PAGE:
“The law made it easier for people to get permits by taking the word 'may' out of rules for issuing a permit and replacing it with the word 'shall' when it comes to our decision to issue a permit to carry,” he said. “A person has to take a handgun safety course from a qualified instructor, which can also be done over the internet, pass a test, which can also be done over the internet, and then pass a background check.  We would like to see individuals take the instruction in person from a qualified instructor, but either method can be used.”

Thu
02
Jan

Iowa farmland values increase to historic peaks

 

Average Iowa farmland value is estimated to be $8,716 per acre, an increase of 5.1 percent from 2012, according to results of the Iowa Land Value Survey conducted in November. Values increased in 2013 for the fourth year in a row and achieved historic peaks. The increase is similar to results of other recent Iowa farmland value surveys, including the Federal Reserve Bank of Chicago and the Iowa Chapter of the Realtors Land Institute surveys.

Northeast District values

For the Northeast Crop Reporting District, which includes Clayton County,  the average land value was estimated at $9,161 per acre, an increase of $638 (7.5 percent) from 2012. Land values for high grade land averaged $11,423 per acre, while medium grade land averaged $8,573 per acre; low grade land averaged $5,670 per acre. Within the crop reporting district, values ranged from $11,239 in Black Hawk County to $5,910 in Allamakee County. For the district, 20 percent of respondents reported more land sales in 2013 compared to 2012; West Central and Northeast Iowa had the highest percentages reporting more land sales in the state. Thirty-seven percent of respondents reported the same number of sales and 43 percent reported less land sales in 2013.  

Thu
02
Jan

Cook named IATC Coach of the Year


Angela Cook, high school girls track and field coach, shares her passion for the sport with her team as well as with her two young sons, who love to run. (Photo submitted)

 

By Molly Moser

High school girls track and field coach Angela (Behrend) Cook was recognized by the Iowa Association of Track Coaches as a class 2A Coach of the Year.  She credits the recognition to her team’s growing list of triumphs. “We’ve had a lot of successful athletes lately,” says the coach. “We’re getting more well known.”

Cook’s 2013 track team earned numerous titles and broke eight school track and field records. They won four outdoor conference titles, and five team members were named to the Upper Iowa Conference Track and Field Team. The girls qualified for two events at Drake Relays and finished that meet with a runner-up in the 800-meter run and an athlete placing 14 of 25 in the long jump. The Telegraph Herald named Jasmine Staebler Athlete of the Week.

Clayton Ridge girls track also qualified six athletes in five events at the State Track & Field Championship Meet, bringing home State Champion titles in the open 200 meter dash, 400 meter dash, and 800 meter run, as well as a fourth place finish in the sprint medley relay. The team placed 6th overall at the State Meet.

Thu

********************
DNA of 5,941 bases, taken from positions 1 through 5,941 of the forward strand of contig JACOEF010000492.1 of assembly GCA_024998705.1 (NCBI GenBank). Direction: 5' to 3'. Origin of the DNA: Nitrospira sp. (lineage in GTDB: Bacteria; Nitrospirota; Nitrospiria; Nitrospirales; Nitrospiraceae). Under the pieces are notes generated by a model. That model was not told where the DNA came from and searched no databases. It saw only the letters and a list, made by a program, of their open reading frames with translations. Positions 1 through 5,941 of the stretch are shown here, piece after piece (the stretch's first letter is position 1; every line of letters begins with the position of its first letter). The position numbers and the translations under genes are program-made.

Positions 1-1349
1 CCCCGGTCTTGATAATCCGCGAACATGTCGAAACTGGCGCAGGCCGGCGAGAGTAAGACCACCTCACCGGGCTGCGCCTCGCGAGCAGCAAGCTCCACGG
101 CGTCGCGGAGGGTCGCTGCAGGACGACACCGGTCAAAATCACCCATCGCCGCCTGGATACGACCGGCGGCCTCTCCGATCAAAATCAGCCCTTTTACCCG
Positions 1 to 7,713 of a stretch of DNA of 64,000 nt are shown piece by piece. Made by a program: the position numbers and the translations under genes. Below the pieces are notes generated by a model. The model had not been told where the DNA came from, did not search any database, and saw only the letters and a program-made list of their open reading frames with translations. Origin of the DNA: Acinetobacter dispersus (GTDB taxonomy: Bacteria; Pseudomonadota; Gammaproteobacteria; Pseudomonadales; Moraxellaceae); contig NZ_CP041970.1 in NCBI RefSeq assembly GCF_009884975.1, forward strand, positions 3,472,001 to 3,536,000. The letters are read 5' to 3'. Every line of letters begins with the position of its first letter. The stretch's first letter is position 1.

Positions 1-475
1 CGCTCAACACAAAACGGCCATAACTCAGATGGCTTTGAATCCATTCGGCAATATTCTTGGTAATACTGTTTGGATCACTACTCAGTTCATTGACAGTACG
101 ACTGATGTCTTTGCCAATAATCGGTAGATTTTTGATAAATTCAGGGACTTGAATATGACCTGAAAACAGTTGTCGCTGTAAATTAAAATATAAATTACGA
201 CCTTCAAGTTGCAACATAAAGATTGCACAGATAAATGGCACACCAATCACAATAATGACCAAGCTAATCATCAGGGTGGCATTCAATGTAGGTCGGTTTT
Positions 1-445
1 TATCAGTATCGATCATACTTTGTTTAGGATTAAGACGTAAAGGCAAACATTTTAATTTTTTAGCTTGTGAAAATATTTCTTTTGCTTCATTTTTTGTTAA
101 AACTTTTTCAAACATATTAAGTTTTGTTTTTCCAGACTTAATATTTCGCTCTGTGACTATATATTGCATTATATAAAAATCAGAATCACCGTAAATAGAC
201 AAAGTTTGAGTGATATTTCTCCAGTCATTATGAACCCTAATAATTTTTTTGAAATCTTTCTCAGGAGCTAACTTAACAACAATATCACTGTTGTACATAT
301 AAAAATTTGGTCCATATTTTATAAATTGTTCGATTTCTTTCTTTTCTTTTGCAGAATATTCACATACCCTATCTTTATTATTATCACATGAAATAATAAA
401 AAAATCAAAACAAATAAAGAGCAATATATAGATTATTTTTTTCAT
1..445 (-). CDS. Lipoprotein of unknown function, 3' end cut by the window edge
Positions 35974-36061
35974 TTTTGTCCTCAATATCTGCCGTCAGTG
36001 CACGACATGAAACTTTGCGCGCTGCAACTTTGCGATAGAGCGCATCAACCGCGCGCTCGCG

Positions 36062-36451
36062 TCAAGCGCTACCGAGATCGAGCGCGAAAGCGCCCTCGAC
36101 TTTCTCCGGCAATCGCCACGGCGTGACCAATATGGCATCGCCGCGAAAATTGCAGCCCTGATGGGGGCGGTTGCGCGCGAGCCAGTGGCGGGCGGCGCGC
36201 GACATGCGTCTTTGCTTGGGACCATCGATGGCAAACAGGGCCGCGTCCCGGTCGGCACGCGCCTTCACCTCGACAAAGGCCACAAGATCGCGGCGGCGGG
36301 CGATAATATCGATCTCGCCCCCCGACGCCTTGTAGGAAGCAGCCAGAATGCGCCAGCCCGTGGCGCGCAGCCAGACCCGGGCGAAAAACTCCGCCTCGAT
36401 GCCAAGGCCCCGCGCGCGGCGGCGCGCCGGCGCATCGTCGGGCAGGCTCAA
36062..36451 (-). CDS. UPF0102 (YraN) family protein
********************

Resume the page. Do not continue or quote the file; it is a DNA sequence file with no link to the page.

02
Jan

Riverside Wellness Center now taking appointments


Riverside Wellness Center will include services from massage therapists, a mental health counselor, and Reiki practitioner, as well as hosting a variety of events and classes. Sadie Hefel, of Guttenberg, is one such practitioner. (Press photo by Molly Moser)

 

By Molly Moser

The ever-evolving city of Guttenberg will become home to yet another unique business in 2014. A group of practitioners committed to holistic health have come together to form Riverside Wellness Center, which is set to open its doors this month.

The term holistic health is used to describe the concept that cultivating good health requires a perception of the individual as an integrated system rather than separate parts. Cindy Olsen, who organized the formation of Riverside Wellness Center, describes holistic health as “a balance between emotional health, mental health, and physical health.” 

Olsen is a licensed mental health practitioner. She has operated a successful practice in Guttenberg for 12 years, and Riverside Wellness Center will join her practice in its current location at 222 River Park Drive. 

Tue
24
Dec

Christmas memories mean more than gifts


This photo from a bygone era sparked Christmas memories for the author. (Photo submitted)

 

Note: The following reader submission, inspired by the photograph at right and based on real life events, provides a glimpse of winter life on an Iowa farm in another era.

* * *

A middle-aged lady looks through an old photo album and reflects on a bygone era.  Her father was a full-time hired man for a farmer who had four farms within a five-mile radius. She recalls that the whole family was expected to help out at different times of the year.

When Catherine, called Kat, was three or four years of age, she had to help water and feed the baby chickens. They were kept in the house for several weeks in a big metal tub. Newspapers were put in the bottom and had to be changed often.

Her two brothers, older by 10 and 12 years, helped with the chores and other jobs. Their biggest job was pulling volunteer corn from the soybean fields and putting up the square bales of hay.